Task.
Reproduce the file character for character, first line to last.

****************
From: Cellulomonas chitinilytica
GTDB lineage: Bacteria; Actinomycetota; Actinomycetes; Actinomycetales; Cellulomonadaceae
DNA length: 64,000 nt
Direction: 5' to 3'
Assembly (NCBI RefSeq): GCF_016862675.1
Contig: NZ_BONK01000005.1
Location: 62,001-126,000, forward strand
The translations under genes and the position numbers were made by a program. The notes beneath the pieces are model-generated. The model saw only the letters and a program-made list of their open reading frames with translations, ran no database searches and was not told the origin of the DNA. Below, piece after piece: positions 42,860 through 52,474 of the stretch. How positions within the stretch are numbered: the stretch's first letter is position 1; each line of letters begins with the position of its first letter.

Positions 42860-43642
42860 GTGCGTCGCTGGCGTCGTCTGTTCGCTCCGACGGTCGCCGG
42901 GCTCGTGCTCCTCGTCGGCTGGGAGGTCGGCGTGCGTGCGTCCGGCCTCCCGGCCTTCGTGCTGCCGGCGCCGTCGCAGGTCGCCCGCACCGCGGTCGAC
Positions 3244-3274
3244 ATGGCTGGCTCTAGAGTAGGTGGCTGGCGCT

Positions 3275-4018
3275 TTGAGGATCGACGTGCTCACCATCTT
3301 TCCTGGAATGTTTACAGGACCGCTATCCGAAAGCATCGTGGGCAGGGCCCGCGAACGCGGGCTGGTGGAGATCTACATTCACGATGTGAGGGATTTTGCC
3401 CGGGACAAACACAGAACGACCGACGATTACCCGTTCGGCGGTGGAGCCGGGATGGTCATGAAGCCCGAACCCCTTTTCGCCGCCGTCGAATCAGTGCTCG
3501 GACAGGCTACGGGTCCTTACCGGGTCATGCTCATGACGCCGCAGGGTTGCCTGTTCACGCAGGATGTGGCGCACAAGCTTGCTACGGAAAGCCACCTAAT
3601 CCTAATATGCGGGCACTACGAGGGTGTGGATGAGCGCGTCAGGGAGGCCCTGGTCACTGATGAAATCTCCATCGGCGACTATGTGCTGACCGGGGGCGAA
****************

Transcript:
From: Cellulomonas chitinilytica
GTDB lineage: Bacteria; Actinomycetota; Actinomycetes; Actinomycetales; Cellulomonadaceae
DNA length: 64,000 nt
Direction: 5' to 3'
Assembly (NCBI RefSeq): GCF_016862675.1
Contig: NZ_BONK01000005.1
Location: 62,001-126,000, forward strand
The translations under genes and the position numbers were made by a program. The notes beneath the pieces are model-generated. The model saw only the letters and a program-made list of their open reading frames with translations, ran no database searches and was not told the origin of the DNA. Below, piece after piece: positions 42,860 through 52,474 of the stretch. How positions within the stretch are numbered: the stretch's first letter is position 1; each line of letters begins with the position of its first letter.

Positions 42860-43642
42860 GTGCGTCGCTGGCGTCGTCTGTTCGCTCCGACGGTCGCCGG
42901 GCTCGTGCTCCTCGTCGGCTGGGAGGTCGGCGTGCGTGCGTCCGGCCTCCCGGCCTTCGTGCTGCCGGCGCCGTCGCAGGTCGCCCGCACCGCGGTCGAC
Positions 3244-3274
3244 ATGGCTGGCTCTAGAGTAGGTGGCTGGCGCT

Positions 3275-4018
3275 TTGAGGATCGACGTGCTCACCATCTT
3301 TCCTGGAATGTTTACAGGACCGCTATCCGAAAGCATCGTGGGCAGGGCCCGCGAACGCGGGCTGGTGGAGATCTACATTCACGATGTGAGGGATTTTGCC
3401 CGGGACAAACACAGAACGACCGACGATTACCCGTTCGGCGGTGGAGCCGGGATGGTCATGAAGCCCGAACCCCTTTTCGCCGCCGTCGAATCAGTGCTCG
3501 GACAGGCTACGGGTCCTTACCGGGTCATGCTCATGACGCCGCAGGGTTGCCTGTTCACGCAGGATGTGGCGCACAAGCTTGCTACGGAAAGCCACCTAAT
3601 CCTAATATGCGGGCACTACGAGGGTGTGGATGAGCGCGTCAGGGAGGCCCTGGTCACTGATGAAATCTCCATCGGCGACTATGTGCTGACCGGGGGCGAA